In contrast to
Because limited material choices exist in the industry to address the issues described in relation to
In one aspect of designing a combined filler/encapsulant, or effective medium, with the desired performance characteristics, the particle size of filler material 125 may be considered. The particle size of filler material 125 may be chosen to be smaller than the shortest wavelength of light converted by the solar cell in a CPV system in order to reduce significant transmission loss due to Rayleigh scatter. In one embodiment, the filler material may be titania (e.g., TiO2) spheres with a particle size of about 100-300 nm. In an exemplary embodiment, titanium dioxide TiO2 spheres of 200 nm in diameter in a host encapsulant with a refractive index of 1.4 (e.g,. silicone) is estimated to result in a scatter of less than 1.4% for 400 nm light. In another embodiment of the invention, the filler material may be coated with an insulating material, (e.g., SiO2) to prevent potential electrical transfer via the filler particles.
In another aspect of modifying the encapsulant 120, the volume fraction of filler material 125 may be chosen based on the desired change in encapsulant refractive index, as well as the refractive indices of the cured encapsulant and the filler material. If the particle size of filler material 125 is substantially sub-wavelength, the effective medium index can be computed for any index of refraction desired according to the following formula, for which n is the number of dimensions, “σ” stands for the dielectric constant (refractive index squared for optical frequencies), the “i” subscript is the filler material, and the “e” subscript is the effective medium formed of the mixture of filler and base material.
In one embodiment of the present invention, the volume of titania (e.g. TiO2) filler material 125 in a silicone encapsulant 125 may be 10-20% to achieve an effective medium index of approximately 1.52. In a particular embodiment the volume of titania filler material in a silicone encapsulant may be 16%.
Filler material 125 may be added as a suspension to the encapsulant 120 and dispensed in colloidal suspension or by any other method known in the art for mixing and applying an encapsulant. The combined filler/encapsulant material may be applied to a surface of the optical element 110 in the colloidal suspension, subsequently cured and then disposed on a surface of the solar cell 130. In one embodiment a portion filler/encapsulant material may be cured on a surface of the optical element 110 and placed onto an uncured portion of filler/encapsulant material disposed on the surface of the solar cell 130. After the curing of both portions of the filler/encapsulant material, a solid optical flow path for incoming radiation with a matched index of refraction may be formed between the optical element 110 and the solar cell 130.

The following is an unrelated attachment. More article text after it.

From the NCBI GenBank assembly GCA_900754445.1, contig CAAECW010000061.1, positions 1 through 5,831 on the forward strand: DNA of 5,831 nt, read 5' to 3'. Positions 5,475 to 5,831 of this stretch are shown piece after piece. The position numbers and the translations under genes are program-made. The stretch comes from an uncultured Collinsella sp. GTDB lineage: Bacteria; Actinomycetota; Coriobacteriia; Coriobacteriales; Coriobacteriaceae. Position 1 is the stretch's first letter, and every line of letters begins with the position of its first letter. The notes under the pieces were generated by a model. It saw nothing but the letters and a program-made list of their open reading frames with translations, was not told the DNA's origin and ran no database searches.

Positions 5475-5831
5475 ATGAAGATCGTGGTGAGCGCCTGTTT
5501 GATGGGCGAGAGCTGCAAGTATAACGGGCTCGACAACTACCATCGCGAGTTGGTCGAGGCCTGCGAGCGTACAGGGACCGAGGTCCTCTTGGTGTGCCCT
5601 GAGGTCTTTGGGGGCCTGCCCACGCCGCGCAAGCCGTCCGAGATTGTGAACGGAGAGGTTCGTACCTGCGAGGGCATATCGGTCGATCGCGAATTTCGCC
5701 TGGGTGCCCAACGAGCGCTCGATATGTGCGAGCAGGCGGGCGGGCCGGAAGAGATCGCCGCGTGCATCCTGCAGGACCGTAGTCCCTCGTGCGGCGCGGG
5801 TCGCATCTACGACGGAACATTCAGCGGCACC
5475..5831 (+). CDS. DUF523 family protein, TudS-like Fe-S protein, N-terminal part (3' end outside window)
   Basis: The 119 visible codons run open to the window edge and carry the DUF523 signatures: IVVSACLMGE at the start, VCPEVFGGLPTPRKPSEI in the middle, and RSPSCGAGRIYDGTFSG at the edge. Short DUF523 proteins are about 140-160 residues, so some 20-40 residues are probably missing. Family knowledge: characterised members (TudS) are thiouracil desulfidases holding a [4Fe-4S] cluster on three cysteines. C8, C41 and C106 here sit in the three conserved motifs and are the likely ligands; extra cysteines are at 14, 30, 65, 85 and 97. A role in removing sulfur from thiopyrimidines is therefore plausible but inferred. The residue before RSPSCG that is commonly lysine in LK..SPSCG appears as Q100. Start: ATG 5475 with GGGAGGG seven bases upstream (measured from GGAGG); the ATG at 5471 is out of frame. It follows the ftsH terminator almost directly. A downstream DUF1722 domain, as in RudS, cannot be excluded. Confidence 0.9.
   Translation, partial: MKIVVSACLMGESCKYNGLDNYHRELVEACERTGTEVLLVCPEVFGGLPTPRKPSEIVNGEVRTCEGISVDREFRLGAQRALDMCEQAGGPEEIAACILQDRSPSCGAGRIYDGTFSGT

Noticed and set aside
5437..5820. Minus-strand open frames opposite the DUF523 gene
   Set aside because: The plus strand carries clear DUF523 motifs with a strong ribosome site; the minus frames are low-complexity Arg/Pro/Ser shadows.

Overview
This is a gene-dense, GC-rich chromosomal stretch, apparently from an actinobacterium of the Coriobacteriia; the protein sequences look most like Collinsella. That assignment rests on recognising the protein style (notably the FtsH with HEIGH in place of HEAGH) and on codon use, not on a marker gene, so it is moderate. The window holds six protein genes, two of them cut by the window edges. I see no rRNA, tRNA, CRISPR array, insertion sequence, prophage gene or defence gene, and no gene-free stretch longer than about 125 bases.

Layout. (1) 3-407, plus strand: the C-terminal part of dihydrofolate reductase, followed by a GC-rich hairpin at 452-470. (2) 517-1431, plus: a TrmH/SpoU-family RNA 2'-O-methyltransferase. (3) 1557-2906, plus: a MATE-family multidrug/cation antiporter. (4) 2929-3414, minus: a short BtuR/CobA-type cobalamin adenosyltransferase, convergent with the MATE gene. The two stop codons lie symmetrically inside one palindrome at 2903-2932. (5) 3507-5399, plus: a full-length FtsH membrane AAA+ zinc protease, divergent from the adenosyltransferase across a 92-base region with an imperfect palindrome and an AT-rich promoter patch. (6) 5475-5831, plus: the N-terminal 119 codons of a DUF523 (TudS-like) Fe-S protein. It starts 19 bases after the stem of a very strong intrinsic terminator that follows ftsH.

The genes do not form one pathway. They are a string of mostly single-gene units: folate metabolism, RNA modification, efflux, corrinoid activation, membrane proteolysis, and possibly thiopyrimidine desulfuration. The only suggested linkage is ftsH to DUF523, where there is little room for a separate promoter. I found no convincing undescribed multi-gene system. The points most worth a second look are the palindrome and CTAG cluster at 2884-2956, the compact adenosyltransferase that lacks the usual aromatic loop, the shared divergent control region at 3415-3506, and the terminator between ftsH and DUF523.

In a yet another embodiment of the present invention, the acceptance angle of an optical system may be improved by using a higher index material for both the encapsulant and the optical element, which may referred to more generally as the immersion material. The maximum possible light concentration in a CPV system for a given acceptance angle depends on the index of refraction of the immersion material. If the index of the immersing medium increases, the potential acceptance angle increases. The formula relating acceptance angle θaccept, immersing index n, and geometric concentration C of an optical device (e.g. non-imaging concentrator) is shown below.
In one embodiment of the invention, the acceptance angle of a CPV system may be raised by starting with a high refractive index glass (e.g. 1.8) or other material and coupling that with a filler/encapsulant system that would match this index of refraction. For instance, an encapsulant of silicone mixed with a 50% volume fill of titania (e.g. TiO2) spheres may provide a refractive index substantially matching 1.8. For a geometric concentration of 850, this could increase the acceptance angle to 3.54 degrees from the 3.00 degrees potential associated with index 1.52.
The simulation shown in the graph of
Taken together, the curves demonstrate that the impact of total internal reflection (TIR) and Fresnel reflectivity may be reduced when the encapsulant index is adjusted to match that of the optical device, as was described in relation to
While the specification has been described in detail with respect to specific embodiments of the invention, it will be appreciated that those skilled in the art, upon attaining an understanding of the foregoing, may readily conceive of alterations to, variations of, and equivalents to these embodiments. These and other modifications and variations to the present invention may be practiced by those of ordinary skill in the art, without departing from the spirit and scope of the present invention, which is more particularly set forth in the appended claims. Furthermore, those of ordinary skill in the art will appreciate that the foregoing description is by way of example only, and is not intended to limit the invention. Thus, it is intended that the present subject matter covers such modifications and variations as come within the scope of the appended claims and their equivalents.